Kirsten Gillibrand, junior Senator from NY and purported MILF
* This “Kirsten Gillibrand as MILF” thing makes me vaguely uncomfortable. She’s blond. Okay. And…? I’m not sure she is/was attractive enough to work at the hottie haven of Davis Polk, much less be in Vogue. [Law Shucks]
* As I tried to explain on Twitter, going shooting with Antonin Scalia sounds like a bad idea if you are a new, liberal justice. [Gawker]
* The Ninth Circuit panel reviewing Arizona’s immigration law doesn’t look very friendly to those who hate Mexicans. [Politico]
* Woman contemplates paying off $45K dental bill with a positive blog post, but then changes her mind and gets sued. If you ever see me writing a post glorifying Harvard Law School, now you know why. [ABA Journal]
This is from earlier in the week, but it’s worthwhile. From Consumerist:
Remember Lara, whose self-portrait was stolen from deviantART and used as the cover of a porn DVD? Yeah, she’s suing the shady pornographers. Good for Lara.
You can read the entire complaint on The Smoking Gun, but here’s the best part:
“Apparently, merely ridiculing Lara Jade was no longer satisfying so Burge [that's the pornographer] and TVX felt the need to accuse Lara Jade of “scheming,” by which Burge presumably meant to suggest that Lara Jade, a teenager in England, had intentionally allowed her creative work to be placed on the internet in the hope that it would be stolen by a pornographic video manufacturer in Texas and used as the cover of a re-packaged 1970′s era pornographic movie so she could then locate the Texas-based pornographer in the hope of extracting compensation from it. The absurdity of this notion is readily apparent.”
Lara’s lawyer is awesome.
We concur. With advocacy like this, the presumption that someone named “Lara Jade” is a porn star can be rebutted.
UPDATE (10/2010): In September 2010, Lara Jade was vindicated, when a court ruled in her favor and awarded her $130,000 in damages. Congratulations to Lara Jade and her lawyer, Richard Harrison of Allen Dell in Tampa, Florida.
If you are considering a virtual law practice, you know that many of today’s solo firms started that way. But why are established, multi-attorney law firms going virtual?
Many small firms are successfully moving part—or even all—of their practice to a virtual setting. This even includes multi-jurisdictional practice spanning several states and practice areas, although solo and small partnerships are still the largest adopters of virtual law.
Can you do the same? The new article Mobile in Practice, Virtual by Design from author Jared Correia, Esq., explores how mobile technology bring real-life benefits to a small law firm. Read this new article—the next in Thomson Reuters’ Independent Thinking series for small firms—to explore how a mobile practice:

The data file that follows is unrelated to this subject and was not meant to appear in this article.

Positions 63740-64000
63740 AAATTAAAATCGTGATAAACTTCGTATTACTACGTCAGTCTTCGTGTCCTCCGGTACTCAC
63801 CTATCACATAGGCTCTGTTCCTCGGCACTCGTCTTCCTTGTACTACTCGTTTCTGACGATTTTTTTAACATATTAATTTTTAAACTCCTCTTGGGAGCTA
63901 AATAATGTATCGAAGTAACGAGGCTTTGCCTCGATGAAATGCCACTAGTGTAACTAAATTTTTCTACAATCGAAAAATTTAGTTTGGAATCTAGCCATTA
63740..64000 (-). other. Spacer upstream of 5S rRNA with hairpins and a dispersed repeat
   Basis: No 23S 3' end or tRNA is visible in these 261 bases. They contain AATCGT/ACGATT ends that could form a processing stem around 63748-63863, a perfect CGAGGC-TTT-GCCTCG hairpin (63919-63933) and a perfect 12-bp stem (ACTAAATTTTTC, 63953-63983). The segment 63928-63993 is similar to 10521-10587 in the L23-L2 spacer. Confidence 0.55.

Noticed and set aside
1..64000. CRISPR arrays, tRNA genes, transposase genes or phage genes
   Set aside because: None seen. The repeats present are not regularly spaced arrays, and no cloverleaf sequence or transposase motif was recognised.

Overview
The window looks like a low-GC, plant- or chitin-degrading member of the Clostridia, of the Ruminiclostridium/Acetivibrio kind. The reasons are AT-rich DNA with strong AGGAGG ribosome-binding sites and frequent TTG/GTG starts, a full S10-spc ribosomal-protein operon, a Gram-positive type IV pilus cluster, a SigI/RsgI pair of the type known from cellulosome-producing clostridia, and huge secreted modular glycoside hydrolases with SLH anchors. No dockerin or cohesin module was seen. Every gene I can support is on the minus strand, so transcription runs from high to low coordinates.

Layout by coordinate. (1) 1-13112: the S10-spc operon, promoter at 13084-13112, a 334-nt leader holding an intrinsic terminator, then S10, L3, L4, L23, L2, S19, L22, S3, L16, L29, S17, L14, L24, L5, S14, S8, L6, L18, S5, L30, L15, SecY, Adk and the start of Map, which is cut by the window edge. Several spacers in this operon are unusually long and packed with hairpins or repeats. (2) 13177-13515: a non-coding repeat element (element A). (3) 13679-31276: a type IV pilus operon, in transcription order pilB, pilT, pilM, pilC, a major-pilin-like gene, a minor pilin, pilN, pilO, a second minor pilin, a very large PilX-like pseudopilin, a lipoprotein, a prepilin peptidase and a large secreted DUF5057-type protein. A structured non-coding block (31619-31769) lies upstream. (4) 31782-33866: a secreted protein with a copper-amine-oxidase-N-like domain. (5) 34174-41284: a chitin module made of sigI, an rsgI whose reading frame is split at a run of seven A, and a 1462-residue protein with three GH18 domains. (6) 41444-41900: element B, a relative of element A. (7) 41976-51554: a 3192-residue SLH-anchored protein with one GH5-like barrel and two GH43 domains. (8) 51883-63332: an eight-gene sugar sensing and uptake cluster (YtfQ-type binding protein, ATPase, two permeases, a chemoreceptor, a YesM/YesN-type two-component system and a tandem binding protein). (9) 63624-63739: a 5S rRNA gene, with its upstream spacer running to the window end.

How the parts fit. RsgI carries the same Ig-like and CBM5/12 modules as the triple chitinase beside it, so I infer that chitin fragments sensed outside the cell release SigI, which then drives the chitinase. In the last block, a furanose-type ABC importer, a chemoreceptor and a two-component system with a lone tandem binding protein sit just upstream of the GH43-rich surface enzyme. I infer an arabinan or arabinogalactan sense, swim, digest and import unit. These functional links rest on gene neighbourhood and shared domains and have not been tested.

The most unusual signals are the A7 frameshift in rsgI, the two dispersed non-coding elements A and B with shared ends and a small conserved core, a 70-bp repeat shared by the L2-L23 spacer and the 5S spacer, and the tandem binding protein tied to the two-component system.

Reduces malpractice risk
Enables you to gather the best attorneys to fit the firm, regardless of each person’s geographic location
Leverages mobile devices and cloud technology to enable on-the-spot client and prospect communication
Transitioning in-house is something many (if not most) firm lawyers find themselves considering at some point. For many, it’s the first step in their career that isn’t simply a function of picking the best option available based on a ranking system.
Unknown territory feels high-risk, and can have the effect of steering many of us towards the well-greased channels into large, established companies.
For those who may be open to something more entrepreneurial, there is far less information available. No recruiter is calling every week with offers and details.
In sponsorship with Betterment, ATL and David Lat will moderate a panel about life in-house and we’ll hear from GCs at Birchbox, Gawker Media, Squarespace, Bonobos, and Betterment. Drinks, snacks, networking, and a great time guaranteed. Invite your colleagues, but RSVP fast, as space is limited.
Ed. note: The Asia Chronicles column is authored by Kinney Recruiting. Kinney has made more placements of U.S. associates, counsels and partners in Asia than any other recruiting firm in each of the past seven years. You can reach them by email: email@example.com.
It’s that time of year again when JDs are starting to apply for 2L summer jobs and 2L summers are deciding which practice area to focus on.
For those JDs with an interest in potentially lateraling to or transferring to Asia in the future, please feel free to reach out to Kinney for advice on firm choices, interviewing and practice choices, relating to future marketability in Asia, or for a general discussion on your particular Asia markets of interest. This is of course a free of cost service for those who some years in the future may be our future industry contacts or perhaps even clients.
For some years now Kinney’s Asia head, Evan Jowers, has been formally advising Harvard Law students with such questions, as the Asia expert in Harvard Law’s “Ask The Experts Market Program” each summer and fall, with podcasts and scheduled phone calls. This has been an enjoyable and productive experience for all involved.